What if I wanted a tablet that wasn’t an iPad?

They’re everywhere – iPads. On the train to New York City, on planes, all over the globe I see people using them more and more. As yet I have not succumbed to Apple or any other tablet maker.

Part of my hesitancy in general has to do with the monthly charges that come with tablets when not using Wi-Fi. It appears to range from $ 15 – $ 25/month depending on usage. I am well aware of iPad’s Wi-Fi connectivity. I am also aware of the geographic limitations of that same connectivity. Having used an iPad a few times it is an impressive piece of technology.

There are alternatives. The most recent effort is from RIM (maker of Blackberry) called ‘Playbook’. The website ‘Digital trends’ has listed a number of them and reviews have been lukewarm. And the cost for a supplemental data plan from Sprint can be $ 30 per month. PC magazine recently did a review of iPad alternatives – http://bit.ly/l2R0yB, There are indeed a number of options but none really that have been deemed a worthy competitor to the iPad as yet.

At Computex in Taipei Tuesday, some new models were introduced. A company called Asustek offered the ‘Padfone’ to be released in time for Christmas. Already there are countless tablets currently on the market – Dell has a ‘Mini 5’, HP the ‘Slate’, Lenovo the ‘U1’, Archos (I had not heard of this) the ‘Archos 9’, Asustek the ‘Eee Pad Transformer’, Acer the ‘Iconia Tab A500’, Gateway has the ‘EC18T’, HTC the ‘Flyer’, Motorola the ‘Xoom’, Samsung has the ‘Galaxy Tab’, and of course Barnes and Noble has been making noise with the ‘Nook’ which is not really a tablet as it only has WiFi connectivity Many of the newer tablets are running on Google’s Android platform. As for other tablets there are more and I could go on but won’t.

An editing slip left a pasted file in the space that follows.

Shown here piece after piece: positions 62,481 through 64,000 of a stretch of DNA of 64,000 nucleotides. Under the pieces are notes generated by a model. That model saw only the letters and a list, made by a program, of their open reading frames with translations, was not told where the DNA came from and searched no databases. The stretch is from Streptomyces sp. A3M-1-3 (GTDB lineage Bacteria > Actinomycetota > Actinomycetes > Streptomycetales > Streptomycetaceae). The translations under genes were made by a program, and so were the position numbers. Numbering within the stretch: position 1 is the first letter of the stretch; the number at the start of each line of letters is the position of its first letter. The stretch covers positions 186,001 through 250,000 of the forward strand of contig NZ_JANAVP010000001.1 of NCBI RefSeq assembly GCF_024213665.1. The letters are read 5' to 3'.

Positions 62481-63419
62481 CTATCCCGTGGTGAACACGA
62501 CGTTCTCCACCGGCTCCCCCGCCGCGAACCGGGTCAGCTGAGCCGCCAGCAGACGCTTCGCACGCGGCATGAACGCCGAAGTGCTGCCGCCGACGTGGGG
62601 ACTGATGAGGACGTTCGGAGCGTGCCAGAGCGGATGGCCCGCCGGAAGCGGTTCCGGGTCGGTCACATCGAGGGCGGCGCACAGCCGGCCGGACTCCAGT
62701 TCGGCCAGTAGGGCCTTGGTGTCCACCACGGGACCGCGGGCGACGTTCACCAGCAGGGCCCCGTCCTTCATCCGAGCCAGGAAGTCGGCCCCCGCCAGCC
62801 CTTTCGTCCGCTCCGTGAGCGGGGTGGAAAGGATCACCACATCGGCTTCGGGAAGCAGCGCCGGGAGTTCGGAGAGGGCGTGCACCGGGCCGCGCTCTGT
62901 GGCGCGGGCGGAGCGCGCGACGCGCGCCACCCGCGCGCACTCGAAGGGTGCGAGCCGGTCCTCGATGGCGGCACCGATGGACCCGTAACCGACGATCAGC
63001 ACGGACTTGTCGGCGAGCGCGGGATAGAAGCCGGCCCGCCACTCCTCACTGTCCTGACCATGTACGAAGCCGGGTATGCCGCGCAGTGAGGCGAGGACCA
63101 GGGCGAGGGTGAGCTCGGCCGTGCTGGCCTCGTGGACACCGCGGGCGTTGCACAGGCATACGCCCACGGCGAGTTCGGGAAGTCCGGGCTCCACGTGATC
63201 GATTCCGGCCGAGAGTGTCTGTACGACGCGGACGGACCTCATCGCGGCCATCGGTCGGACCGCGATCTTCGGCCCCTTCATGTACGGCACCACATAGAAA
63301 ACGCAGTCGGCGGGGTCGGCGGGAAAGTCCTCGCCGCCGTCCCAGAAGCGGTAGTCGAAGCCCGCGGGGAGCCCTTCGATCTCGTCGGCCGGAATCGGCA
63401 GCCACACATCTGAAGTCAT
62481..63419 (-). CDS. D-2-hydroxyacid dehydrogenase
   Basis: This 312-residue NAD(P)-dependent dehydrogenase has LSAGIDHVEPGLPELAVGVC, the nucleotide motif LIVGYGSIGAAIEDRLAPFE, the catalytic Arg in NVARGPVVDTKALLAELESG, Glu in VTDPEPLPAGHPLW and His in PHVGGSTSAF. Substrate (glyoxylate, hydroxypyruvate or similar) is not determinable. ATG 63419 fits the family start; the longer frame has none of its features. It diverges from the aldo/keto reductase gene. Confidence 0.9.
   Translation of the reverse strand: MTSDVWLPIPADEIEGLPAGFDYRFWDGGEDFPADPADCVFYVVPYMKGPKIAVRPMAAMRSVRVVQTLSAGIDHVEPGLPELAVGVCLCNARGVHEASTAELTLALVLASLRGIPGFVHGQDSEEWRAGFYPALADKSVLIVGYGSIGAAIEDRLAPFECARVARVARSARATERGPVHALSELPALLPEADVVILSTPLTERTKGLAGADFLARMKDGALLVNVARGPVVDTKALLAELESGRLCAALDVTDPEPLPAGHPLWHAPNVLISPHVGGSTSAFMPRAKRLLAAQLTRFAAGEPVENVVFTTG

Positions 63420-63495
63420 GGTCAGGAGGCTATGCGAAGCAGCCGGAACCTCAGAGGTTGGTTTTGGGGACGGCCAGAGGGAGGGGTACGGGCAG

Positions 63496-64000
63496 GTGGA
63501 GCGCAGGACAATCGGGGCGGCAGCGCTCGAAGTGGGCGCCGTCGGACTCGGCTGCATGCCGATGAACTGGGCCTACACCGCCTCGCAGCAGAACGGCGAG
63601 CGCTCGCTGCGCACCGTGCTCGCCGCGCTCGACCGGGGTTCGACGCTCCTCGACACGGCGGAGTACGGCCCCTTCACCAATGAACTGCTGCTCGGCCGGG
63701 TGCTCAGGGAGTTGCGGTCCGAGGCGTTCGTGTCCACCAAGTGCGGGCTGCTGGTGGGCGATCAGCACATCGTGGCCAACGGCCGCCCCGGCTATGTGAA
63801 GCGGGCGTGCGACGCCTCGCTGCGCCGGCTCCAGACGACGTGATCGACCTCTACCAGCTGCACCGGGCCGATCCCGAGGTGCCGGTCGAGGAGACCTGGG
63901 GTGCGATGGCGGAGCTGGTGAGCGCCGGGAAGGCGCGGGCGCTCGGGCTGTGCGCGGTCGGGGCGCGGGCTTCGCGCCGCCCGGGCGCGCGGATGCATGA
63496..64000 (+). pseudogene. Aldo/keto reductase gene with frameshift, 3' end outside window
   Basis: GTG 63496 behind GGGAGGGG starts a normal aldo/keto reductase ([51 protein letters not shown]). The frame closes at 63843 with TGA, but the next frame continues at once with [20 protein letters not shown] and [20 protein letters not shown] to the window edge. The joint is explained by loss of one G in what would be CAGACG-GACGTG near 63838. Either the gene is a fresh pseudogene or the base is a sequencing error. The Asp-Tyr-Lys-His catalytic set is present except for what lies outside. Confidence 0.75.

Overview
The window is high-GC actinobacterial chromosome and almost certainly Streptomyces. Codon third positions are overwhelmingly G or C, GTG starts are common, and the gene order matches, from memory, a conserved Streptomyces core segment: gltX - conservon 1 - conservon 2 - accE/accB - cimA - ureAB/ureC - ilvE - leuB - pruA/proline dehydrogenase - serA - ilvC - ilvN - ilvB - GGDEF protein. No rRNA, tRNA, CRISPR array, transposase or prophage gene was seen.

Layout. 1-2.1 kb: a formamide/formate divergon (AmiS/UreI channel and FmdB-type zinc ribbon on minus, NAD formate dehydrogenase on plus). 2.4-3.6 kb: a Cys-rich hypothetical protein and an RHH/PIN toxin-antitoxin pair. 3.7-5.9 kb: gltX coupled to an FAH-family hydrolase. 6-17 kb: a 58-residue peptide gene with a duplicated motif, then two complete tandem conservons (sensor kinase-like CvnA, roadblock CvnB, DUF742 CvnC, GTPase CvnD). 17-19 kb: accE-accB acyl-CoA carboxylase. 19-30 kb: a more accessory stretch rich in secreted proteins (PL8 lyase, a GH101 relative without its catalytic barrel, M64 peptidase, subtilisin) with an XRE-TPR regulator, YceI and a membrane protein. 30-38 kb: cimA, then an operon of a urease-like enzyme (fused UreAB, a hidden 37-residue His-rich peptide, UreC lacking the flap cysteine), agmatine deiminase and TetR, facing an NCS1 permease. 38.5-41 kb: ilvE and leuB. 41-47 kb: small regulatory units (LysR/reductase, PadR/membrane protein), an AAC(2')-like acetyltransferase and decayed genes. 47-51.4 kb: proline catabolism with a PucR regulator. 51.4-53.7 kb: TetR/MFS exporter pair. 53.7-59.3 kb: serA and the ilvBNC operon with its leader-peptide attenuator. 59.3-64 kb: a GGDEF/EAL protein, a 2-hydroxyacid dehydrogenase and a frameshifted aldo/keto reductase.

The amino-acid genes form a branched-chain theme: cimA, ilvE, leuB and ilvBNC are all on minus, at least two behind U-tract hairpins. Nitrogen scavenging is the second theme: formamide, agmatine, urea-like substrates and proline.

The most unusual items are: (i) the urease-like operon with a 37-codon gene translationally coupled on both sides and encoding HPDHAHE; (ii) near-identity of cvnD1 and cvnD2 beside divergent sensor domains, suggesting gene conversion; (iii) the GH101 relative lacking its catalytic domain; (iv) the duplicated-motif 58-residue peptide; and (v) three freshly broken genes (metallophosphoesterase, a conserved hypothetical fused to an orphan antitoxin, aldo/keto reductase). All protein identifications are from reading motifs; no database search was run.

Since I still read newspapers (3 of them daily) the idea that I could get them delivered on my tablet is interesting but then I remember that my wife and I both like to share and read the newspaper in the morning (at least when I am not traveling) and tablets are not really ‘sharable’. And subscriptions to iPad content while less expensive than print content are not all that less expensive.

I don’t see myself watching many movies on a tablet – I simply do not have the time nor interest. It could be useful when traveling and a downloaded movie could be played on the hotel television but I am guessing that hotels are on to that idea and will disallow Fire Wire or connection to the television so as not to cannibalize their usurious charges for in-room movies (really – $ 14.99 for a movie in a small hotel room?).